Ocular Emergencies

Chapter 19 Ocular Emergencies




The conditions discussed in this chapter are the most important disorders for which early action is necessary to prevent severe or permanent damage to the eye. Emergency treatment is outlined separately for ready clinical reference, followed by further discussion for those conditions not covered elsewhere in the text.




PROPTOSIS OF THE GLOBE






Emergency treatment for proptosis of the globe (Figure 19-1)









7. Roll out the lid margins with hemostats or forceps and place a temporary tarsorrhaphy suture. In general, three or four simple interrupted or horizontal mattress sutures of 4/0 nylon are used as shown in Figure 19-2, A and B. Sutures should emerge from the lid margin (in line with the meibomian gland openings) rather than on the conjunctival surface so as to prevent sutures rubbing on the cornea.


9. Place a scalpel handle over the cornea, which is well lubricated with either an antibiotic or artificial tear ointment, and draw up on each of the sutures simultaneously, as shown in Figure 19-2, C and D. This maneuver prevents forward movement of the globe while pulling the eyelids up and over the cornea. Once the cornea is protected, tie the sutures (Figure 19-2, E). If necessary (i.e., if pressure is extensive), additional sutures may be placed between the original sutures. Usually the medial canthus is left open for a few millimeters so topical medications may be applied.





Prognosis


If there is any doubt as to whether the globe can be salvaged, an attempt should be made to replace it back into the orbit. The sooner the eye is replaced, the better the prognosis, both for saving the eye and for shortening the convalescent period. Unfortunately, some eyes are inevitably lost despite early and vigorous treatment. Enucleation as the initial therapy should be considered if (1) the owner is unwilling or unable to provide what may be potentially long-term postoperative care, (2) the eye has ruptured, (3) three or more extraocular muscles are torn, or (4) the eye is completely filled with blood. The following are useful prognostic indicators.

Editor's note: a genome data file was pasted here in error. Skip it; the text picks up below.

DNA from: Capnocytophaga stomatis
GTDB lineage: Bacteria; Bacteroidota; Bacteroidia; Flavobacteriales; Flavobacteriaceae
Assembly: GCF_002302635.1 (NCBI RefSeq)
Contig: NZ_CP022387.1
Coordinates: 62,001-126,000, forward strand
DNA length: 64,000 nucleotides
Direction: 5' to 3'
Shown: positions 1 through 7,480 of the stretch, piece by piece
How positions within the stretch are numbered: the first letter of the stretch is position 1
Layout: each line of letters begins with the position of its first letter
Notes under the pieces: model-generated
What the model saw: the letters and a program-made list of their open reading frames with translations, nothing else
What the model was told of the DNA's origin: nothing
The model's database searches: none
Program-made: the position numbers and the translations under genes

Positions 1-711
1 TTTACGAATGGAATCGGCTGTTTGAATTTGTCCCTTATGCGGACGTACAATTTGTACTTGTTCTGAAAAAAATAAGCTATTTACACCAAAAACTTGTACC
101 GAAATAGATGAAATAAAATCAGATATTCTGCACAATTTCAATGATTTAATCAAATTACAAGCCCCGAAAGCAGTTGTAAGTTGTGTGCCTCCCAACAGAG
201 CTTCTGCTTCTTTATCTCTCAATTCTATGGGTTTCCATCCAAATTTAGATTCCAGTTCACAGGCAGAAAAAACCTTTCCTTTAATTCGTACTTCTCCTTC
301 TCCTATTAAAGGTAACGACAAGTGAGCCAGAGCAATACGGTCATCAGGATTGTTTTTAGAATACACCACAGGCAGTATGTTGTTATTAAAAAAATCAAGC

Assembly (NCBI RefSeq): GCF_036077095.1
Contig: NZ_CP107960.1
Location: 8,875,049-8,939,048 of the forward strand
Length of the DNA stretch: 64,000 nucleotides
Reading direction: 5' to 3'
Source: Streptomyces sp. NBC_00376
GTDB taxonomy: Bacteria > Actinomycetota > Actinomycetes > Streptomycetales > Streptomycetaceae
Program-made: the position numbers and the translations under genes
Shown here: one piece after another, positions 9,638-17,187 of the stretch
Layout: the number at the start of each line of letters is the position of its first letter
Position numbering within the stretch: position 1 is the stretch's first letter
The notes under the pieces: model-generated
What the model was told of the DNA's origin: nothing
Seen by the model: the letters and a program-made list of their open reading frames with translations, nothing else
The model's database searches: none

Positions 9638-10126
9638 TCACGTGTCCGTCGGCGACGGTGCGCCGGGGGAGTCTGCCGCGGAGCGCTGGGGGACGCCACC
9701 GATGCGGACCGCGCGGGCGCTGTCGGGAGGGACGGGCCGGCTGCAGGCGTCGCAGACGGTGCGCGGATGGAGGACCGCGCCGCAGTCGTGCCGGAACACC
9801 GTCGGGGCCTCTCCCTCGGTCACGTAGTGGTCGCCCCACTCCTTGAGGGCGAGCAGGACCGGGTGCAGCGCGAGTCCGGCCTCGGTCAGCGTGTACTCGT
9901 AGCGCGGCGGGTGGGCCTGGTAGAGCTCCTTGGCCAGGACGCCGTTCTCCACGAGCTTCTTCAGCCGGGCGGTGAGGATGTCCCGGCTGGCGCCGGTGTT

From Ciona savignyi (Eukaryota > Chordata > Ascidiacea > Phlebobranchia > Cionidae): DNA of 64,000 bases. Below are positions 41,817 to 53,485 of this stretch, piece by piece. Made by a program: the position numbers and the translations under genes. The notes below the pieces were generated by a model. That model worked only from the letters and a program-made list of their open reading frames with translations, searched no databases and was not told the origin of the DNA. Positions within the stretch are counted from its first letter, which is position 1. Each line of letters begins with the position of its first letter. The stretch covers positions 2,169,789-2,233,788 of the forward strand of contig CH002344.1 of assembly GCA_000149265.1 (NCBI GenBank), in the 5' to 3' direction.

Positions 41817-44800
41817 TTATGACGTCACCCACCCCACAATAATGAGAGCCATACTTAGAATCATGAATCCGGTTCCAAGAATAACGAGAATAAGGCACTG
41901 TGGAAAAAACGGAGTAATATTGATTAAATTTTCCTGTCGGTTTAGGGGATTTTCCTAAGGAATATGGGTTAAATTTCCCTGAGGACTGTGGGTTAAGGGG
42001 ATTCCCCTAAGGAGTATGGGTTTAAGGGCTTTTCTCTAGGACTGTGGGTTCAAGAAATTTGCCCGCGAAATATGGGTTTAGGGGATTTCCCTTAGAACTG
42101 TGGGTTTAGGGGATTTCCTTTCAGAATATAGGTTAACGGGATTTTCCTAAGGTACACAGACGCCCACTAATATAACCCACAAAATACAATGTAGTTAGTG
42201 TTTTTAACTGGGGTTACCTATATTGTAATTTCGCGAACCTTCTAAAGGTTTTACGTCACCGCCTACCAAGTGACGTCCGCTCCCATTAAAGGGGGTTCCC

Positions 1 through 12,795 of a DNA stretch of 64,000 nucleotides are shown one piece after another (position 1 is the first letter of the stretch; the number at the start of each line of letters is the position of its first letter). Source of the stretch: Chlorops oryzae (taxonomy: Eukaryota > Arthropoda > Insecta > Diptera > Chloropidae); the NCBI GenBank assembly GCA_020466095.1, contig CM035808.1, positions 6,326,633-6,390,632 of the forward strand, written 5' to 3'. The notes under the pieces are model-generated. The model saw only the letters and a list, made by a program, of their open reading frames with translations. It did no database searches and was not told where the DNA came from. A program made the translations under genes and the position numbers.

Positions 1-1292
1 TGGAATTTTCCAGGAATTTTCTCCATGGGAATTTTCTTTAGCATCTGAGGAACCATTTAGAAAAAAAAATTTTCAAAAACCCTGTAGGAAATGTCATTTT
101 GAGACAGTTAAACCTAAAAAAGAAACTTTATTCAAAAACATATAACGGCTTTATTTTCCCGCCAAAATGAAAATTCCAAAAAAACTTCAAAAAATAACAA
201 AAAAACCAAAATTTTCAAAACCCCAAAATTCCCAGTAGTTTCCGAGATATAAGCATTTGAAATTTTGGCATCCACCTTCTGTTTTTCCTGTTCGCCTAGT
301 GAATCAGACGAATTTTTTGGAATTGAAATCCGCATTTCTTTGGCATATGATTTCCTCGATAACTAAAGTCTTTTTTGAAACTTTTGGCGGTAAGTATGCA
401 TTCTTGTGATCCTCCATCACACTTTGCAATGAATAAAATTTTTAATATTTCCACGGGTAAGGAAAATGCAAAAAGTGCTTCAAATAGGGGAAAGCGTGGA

Maintenance Therapy






Keratoconjunctivitis sicca and corneal ulceration secondary to exposure are common in the postoperative period. Supplemental artificials tears or topical antibiotic ointments are often required for several weeks or longer after proptosis to lubricate the eye and prevent infection. Additionally, many severely traumatized eyes demonstrate a deep corneal vascularization that proceeds from the limbus to the center of the cornea before gradually regressing over 4 to 8 weeks. If the cornea is not ulcerated or subject to exposure, topical corticosteroids (0.1% dexamethasone or 1% prednisolone acetate) may be used every 6 to 12 hours in an effort to moderate this vascular response.


In some patients chronic partial exophthalmos and chronic corneal exposure continue to be problems. Usually this situation results from facial nerve palsy, damage to extraocular muscles that retain the globe in the orbit, organized blood/scar tissue within the orbit, or eyelid retraction. In affected patients further surgical intervention, such as extraocular muscle repair, permanent medial or lateral tarsorrhaphy, or, in extreme cases, enucleation, should be considered. Mild cases usually do not need surgery and may be managed with supplemental artificial tear ointment to prevent corneal drying.

Aug 11, 2016 | Posted by in INTERNAL MEDICINE | Comments Off on Ocular Emergencies
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